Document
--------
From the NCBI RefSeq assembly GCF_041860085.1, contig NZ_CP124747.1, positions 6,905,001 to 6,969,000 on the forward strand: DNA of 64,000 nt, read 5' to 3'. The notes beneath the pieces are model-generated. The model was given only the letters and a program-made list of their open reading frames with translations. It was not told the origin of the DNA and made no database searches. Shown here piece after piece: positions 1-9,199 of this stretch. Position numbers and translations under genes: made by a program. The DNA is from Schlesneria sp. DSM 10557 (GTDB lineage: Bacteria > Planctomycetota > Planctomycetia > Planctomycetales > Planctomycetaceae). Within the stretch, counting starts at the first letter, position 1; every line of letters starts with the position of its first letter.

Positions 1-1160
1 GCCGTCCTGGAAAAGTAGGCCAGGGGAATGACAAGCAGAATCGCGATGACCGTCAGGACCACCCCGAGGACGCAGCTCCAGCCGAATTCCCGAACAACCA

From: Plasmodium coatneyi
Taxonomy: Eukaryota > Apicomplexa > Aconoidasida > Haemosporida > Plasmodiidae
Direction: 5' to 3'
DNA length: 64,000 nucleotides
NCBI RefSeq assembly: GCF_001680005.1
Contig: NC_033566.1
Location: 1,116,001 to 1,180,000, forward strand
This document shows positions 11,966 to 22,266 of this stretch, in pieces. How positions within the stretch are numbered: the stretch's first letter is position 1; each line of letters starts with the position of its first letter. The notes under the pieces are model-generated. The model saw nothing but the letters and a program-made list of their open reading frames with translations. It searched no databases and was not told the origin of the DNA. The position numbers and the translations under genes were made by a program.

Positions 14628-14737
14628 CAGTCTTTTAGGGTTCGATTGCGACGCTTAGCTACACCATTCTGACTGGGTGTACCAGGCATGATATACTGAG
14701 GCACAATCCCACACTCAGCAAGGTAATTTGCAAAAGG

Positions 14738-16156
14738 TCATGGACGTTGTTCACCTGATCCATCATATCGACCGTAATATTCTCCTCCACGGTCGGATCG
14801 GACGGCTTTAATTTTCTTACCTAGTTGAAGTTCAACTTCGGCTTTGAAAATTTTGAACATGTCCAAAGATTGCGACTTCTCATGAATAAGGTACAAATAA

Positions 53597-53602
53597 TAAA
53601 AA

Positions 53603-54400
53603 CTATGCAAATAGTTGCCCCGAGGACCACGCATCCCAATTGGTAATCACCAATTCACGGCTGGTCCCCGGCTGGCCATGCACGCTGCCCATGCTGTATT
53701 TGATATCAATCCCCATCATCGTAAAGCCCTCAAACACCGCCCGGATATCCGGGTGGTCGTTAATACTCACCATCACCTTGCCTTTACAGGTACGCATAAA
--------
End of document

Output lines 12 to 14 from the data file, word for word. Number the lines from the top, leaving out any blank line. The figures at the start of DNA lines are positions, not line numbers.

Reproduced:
Positions 14628-14737
14628 CAGTCTTTTAGGGTTCGATTGCGACGCTTAGCTACACCATTCTGACTGGGTGTACCAGGCATGATATACTGAG
14701 GCACAATCCCACACTCAGCAAGGTAATTTGCAAAAGG